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Dissertation/Thesis Abstract

The Amyloid-β Protein in Alzheimer's Disease Contributes to Impairments in Glucose Regulation
by Hendrix, Rachel D., Ph.D., University of Arkansas for Medical Sciences, 2018, 200; 10817659
Abstract (Summary)

Epidemiological studies of type-2 diabetes mellitus (T2DM) and Alzheimer’s disease (AD)—two common, chronic, costly diseases with rapidly expanding patient populations—provide evidence of a significant link between systemic metabolic disturbances and cognitive decline. The accumulation of (Aβ) plaque pathology is one of the two defining characteristics of AD; the other is formation of neurofibrillary tangles within neurons. Post-mortem cultures from AD brain demonstrate brain insulin resistance, and neurons adjacent to Aβ plaques show a decrease in surface insulin receptors. It is not clear if systemic insulin resistance associated with T2DM promotes AD-specific neuropathogenesis or, on the other hand, increases neuronal vulnerability, which induces the expression of APP, the acute phase protein of the neuron. Likewise, it is unclear if the opposite is true: that AD neuropathologies impair insulin signaling and in this way alter susceptibility to systemic metabolic consequences such as changes in glucose tolerance and insulin tolerance that are characteristic of T2DM. Aβ measurements in human subjects suggest that T2DM does not elevate Aβ deposition. Therefore, I hypothesized that the comorbidity of AD and T2DM is due to the ability of Aβ to impair peripheral glucose regulation.

In order to more directly address my hypothesis, I employed the BRI-Aβ1-42 mouse model for my studies. In this model, human Aβ1-42 is overexpressed in the nervous system without overexpressing APP. This circumvents the problems of using a mutated APP sequence and overexpression of other proteolytic fragments of APP. In order to determine if blood glucose was altered by an alternative proteolytic product, sAPPα, I analyzed a mouse line overexpressing human sAPPα. Comparisons to APP-knockout mice indicated that APP or some fragment thereof may contribute to the glucose dysregulation that occurs in a diet-induced prediabetic syndrome. To determine if endogenous mouse APP contributed to the phenotype of the BRI-Aβ1-42 mice, I crossed the latter with an APP-knockout mouse. I also hypothesized that one of the major metabolic control centers in the brain, the hypothalamus, could be the location where Aβ exerts influence over glucose homeostasis. I analyzed transcript expression levels of peptides in the melanocortin system that control feeding and energy expenditure, parameters which were measured in Comprehensive Lab Animal Monitoring System cages. I finally assessed contribution of glucocorticoids to changes in blood glucose levels by targeting the hypothalamic-pituitary-adrenal (HPA) axis through adrenalectomy.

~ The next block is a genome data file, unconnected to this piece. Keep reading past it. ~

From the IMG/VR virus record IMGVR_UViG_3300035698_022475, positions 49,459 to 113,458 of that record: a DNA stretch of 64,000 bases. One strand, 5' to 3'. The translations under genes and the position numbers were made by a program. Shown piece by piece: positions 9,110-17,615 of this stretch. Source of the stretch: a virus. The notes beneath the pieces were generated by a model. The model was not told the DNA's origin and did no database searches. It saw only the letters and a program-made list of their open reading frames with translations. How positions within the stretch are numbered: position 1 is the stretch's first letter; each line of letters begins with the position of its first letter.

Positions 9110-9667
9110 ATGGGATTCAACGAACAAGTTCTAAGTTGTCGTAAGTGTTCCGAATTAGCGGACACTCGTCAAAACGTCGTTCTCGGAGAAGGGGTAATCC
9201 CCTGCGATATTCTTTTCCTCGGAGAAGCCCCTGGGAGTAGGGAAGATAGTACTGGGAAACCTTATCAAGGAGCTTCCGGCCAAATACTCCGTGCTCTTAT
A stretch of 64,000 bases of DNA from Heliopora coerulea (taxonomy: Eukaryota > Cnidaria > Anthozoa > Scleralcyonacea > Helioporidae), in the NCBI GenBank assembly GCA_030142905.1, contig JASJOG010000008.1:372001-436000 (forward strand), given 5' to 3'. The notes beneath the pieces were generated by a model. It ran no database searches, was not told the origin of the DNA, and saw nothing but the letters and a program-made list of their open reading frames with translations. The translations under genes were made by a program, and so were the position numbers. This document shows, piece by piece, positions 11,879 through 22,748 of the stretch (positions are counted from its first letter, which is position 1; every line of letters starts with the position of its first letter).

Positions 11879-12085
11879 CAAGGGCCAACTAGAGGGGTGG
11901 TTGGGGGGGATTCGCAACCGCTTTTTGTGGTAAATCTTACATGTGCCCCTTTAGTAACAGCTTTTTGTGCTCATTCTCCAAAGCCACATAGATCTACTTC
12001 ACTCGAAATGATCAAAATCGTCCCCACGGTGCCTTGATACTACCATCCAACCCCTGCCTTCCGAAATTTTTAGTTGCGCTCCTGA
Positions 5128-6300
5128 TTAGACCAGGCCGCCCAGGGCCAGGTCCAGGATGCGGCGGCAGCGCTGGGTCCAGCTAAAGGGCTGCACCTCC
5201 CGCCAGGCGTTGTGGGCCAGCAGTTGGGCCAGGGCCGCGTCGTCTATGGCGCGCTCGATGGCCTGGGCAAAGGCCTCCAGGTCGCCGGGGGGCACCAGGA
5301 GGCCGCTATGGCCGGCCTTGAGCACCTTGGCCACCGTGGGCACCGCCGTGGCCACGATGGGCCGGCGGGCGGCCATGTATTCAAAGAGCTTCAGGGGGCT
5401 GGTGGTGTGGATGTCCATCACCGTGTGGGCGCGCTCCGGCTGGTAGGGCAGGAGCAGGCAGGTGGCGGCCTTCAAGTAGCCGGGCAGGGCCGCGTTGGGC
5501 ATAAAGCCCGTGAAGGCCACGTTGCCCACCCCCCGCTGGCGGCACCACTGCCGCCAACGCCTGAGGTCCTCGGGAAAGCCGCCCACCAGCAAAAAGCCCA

Our data is consistent with the hypothesis, i.e., that the neural expression of human Aβ1-42 (and not sAPPα) impairs glucose tolerance; however, it appears to do so without impacting insulin production or peripheral effects. Nevertheless, low expression levels of insulin receptor substrate-1 (IRS-1) and glucose uptake in the cerebrum in the Aβ-transgenic mice indicated central insulin resistance and/or deficient glucose transport. Adrenalectomy partially corrected the glucose impairment seen in Aβ-transgenic mice, indicating that the HPA axis contributes to the CNS-to-periphery manifestation of Aβ’s impact on glycemic control.

These findings indicate that the seminal event in AD pathogenesis, central accumulation of Aβ, is capable of perturbing peripheral glucose regulation via the HPA axis without affecting peripheral insulin resistance. This likely involves excessive hepatic glucose regulation and may indicate that other aspects of AD involve the activation of stress-related physiology. The latter is consistent with evidence of elevated glucocorticoids in human AD patients. The role of the HPA axis and glycemic dysregulation in the dementia and other symptoms of AD deserve further scrutiny.

Indexing (document details)
Advisor: Barger, Steven W.
Commitee: Barger, Steven W., Childs, Gwen V., Drew, Paul D., Gottschall, Paul E., Griffin, W. Sue T.
School: University of Arkansas for Medical Sciences
Department: Neurobiology and Developmental Science
School Location: United States -- Arkansas
Source: DAI-B 79/10(E), Dissertation Abstracts International
Subjects: Molecular biology, Neurosciences, Endocrinology
Keywords: Alzheimer's disease, Amyloid, Glucocorticoids, Glucose, Insulin, Metabolism
Publication Number: 10817659
ISBN: 978-0-438-03774-8
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